If only the protagonist looked this cool.
Now that’s more like it.
DEVELOPER: Sega CS
RELEASE DATE: 11/19/90 – (JP)
04/91 – (US)
1991 – (EU)
Fatal Labyrinth is Sega’s first attempt at a roguelike, the subgenre that began with the legendary computer game, Rogue. Most of the roguelike ingredients are here: 28 randomly generated floors, non-linear exploration, and realtime turn-based combat. There’s also a healthy assortment of randomly generated weapons, armor, and other items to find. The game seems almost too generous with items at first, but as you progress, stronger weapons and armor do not always appear when they should. Since they’re critical to your success in higher levels, not having them randomly generate is a game-breaking affair.
Born to run.
You start off in a Middle Ages-era town where folks inform you that Dragonia Castle has sprung up and blocked out the sun. At first, it seems like all you can do is walk around the town and listen to the townsfolk moan about their lot. Press the ‘Start’ button, however, and you’ll find yourself in the castle with only a knife and your tattered rags to keep you company.
Great story, pops.
Once you’re in the castle, it’s time to explore and fight. At first each floor is completely covered in darkness, but as you walk through hallways and enter rooms, the area lights up. You take on enemies by running into them a la Ys, and hoo boy, are they better at fighting than you. You, a brave, but naive peasant boy, lack any combat skills. The best you can hope for is to get some good strikes in, run away when you’re low on health, then come back and finish the job.
“Have at thee, slime!”
Some ground rules. #1: You need food to survive. Not too much, though, lest you become overencumbered (too fat) and unable to walk. On the flip side, if you fail to eat enough food, your health will decrease at a fantastic speed. #2: Your health increases automatically, but you must walk around to make it increase. Pace in an empty room or hallway if you have to, just don’t stand still. #3: Killing enemies is crucial to leveling up. Yes, combat sucks (more on that later), but if you don’t fight and gain experience, you won’t be prepared for later fights.
You’re in over your head, Billy.
There’s an obscene amount of items just laying on the ground for you to take. Helmets, body armor, and shields take care of your defense. Weapons – which range from swords, spears, shuriken, and axes – boost your attack power. Bows let you attack from a distance. Magic canes either attack or affect enemies in some way, as do scrolls. Most of the potions boost you up in some fashion – although one I drank caused blindness, so they’re not all helpful. Rings supposedly beef up your stats, though I never saw any discernible changes in my armor or attack power. You do have a limited inventory, so if you find yourself carrying twos or threes of any one item, use it or ditch it.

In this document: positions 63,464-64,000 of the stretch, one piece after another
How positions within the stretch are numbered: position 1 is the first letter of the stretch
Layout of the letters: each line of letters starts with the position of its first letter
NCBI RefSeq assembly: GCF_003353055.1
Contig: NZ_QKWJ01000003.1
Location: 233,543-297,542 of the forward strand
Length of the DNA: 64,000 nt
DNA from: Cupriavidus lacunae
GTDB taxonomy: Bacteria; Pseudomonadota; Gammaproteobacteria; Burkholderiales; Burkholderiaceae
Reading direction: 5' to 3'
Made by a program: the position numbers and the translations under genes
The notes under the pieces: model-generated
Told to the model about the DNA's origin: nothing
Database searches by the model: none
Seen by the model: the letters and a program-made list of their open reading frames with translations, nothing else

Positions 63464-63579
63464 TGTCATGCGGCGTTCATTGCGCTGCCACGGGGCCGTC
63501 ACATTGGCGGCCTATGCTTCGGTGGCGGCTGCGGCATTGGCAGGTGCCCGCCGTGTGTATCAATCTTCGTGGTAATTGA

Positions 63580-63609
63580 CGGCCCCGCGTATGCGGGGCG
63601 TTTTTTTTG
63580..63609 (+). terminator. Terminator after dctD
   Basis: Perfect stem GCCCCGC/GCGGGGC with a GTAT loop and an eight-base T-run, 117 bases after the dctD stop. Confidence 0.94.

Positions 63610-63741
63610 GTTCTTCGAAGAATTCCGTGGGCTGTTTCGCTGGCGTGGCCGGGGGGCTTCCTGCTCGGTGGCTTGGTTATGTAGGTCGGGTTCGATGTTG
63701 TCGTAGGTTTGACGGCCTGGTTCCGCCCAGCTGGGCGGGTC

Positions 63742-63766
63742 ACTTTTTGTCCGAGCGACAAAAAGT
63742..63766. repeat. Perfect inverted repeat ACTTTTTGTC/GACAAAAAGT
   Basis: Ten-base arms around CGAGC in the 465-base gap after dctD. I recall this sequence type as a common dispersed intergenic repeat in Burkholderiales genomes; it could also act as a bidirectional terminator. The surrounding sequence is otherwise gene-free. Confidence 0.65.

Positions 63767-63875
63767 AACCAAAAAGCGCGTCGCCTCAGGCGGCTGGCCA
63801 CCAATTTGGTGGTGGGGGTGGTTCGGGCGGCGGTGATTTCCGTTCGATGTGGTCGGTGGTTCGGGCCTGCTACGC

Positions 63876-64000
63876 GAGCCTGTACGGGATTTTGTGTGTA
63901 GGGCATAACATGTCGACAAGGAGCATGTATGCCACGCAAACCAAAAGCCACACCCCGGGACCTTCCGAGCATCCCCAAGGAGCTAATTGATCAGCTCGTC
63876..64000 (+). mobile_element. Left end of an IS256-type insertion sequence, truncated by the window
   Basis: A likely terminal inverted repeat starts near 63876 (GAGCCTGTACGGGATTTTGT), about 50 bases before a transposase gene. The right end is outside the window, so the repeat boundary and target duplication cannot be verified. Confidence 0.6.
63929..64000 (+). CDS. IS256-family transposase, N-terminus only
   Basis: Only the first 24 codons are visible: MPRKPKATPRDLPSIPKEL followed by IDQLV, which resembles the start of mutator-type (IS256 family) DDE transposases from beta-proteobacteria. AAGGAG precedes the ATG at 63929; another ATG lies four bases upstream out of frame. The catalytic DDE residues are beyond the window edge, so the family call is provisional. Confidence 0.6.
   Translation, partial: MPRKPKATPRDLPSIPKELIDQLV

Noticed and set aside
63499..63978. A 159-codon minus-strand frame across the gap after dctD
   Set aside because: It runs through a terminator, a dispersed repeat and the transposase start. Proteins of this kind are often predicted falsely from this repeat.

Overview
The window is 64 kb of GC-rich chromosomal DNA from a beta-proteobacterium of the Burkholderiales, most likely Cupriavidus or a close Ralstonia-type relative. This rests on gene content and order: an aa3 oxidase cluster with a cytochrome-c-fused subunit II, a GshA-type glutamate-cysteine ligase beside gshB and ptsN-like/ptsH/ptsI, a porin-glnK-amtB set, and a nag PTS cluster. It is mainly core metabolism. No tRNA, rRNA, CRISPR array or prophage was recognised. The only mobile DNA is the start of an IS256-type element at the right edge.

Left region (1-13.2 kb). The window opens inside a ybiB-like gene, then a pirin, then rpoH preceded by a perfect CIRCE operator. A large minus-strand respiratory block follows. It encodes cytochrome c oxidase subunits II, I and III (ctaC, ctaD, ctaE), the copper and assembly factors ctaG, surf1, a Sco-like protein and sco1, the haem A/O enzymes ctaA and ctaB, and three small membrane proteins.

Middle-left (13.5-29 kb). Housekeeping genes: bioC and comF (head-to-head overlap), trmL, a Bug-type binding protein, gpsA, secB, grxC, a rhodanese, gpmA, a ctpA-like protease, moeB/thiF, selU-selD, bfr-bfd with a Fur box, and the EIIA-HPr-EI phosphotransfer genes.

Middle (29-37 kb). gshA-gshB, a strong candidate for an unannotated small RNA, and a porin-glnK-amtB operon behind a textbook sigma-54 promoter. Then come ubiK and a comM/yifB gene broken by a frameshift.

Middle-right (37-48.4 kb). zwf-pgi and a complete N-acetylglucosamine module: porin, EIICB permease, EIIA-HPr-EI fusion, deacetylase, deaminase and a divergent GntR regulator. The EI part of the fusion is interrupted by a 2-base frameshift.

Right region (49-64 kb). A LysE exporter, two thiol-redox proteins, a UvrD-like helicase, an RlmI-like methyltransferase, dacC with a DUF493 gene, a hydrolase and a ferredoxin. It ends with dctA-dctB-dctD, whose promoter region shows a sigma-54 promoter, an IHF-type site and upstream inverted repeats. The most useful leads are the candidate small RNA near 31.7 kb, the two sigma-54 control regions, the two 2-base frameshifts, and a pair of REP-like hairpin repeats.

Is he brave or foolish? Methinks we’ll know soon enough…
Where Fatal Labyrinth bogs down is the combat. Landing hits is more a matter of luck than skill, and harder enemies are added at every floor. If you don’t find stronger armor and weapons quickly, enemies will do double-digit damage and you’ll be dead fast, even if you’ve reached a high level. What if the floors simply don’t generate stronger armor and weapons? You’re out of luck. Move forward the best you can until you find some.
Na na na na na na na na, LEADER!
Fatal Labyrinth was originally called Shi no Meikyuu: Labyrinth of Death in Japan. It was first released as an Internet-only game on Sega’s Meganet service, though it later received a commercial cartridge release, as well. There are some differences between the two versions. Shi no Meikyuu places you right in the dungeon without going to the town first. It plays slower than Fatal Labyrinth for some reason. And it also has a wicked title screen that implies your impending death(s).
No need to ask. That is totally your grave.
Fatal Labyrinth initially comes across as a rudimentary roguelike. It’s basic, simple, and enjoyable… until it screws you several times over. In three different playthroughs, the game didn’t provide me with the weapons/armor I needed when I needed them. When you die, you can respawn at every fifth level, but if you’re not given the items you need, so what? I understand that roguelikes aren’t meant to be easy, but are they supposed to be fair? Is part of their appeal the luck involved? I don’t know the answer to those questions, but even if I did, it doesn’t change the fact that the game treated me poorly.
Sorry everyone, I failed. Have fun living in eternal darkness.
In the end, Fatal Labyrinth‘s inability to provide for my poor peasant boy’s most basic of needs left me cold. It’s bad enough he’ll probably die of dysentery before he’s 30. He shouldn’t have to suffer through the interminable mocking of a procedurally generated labyrinth.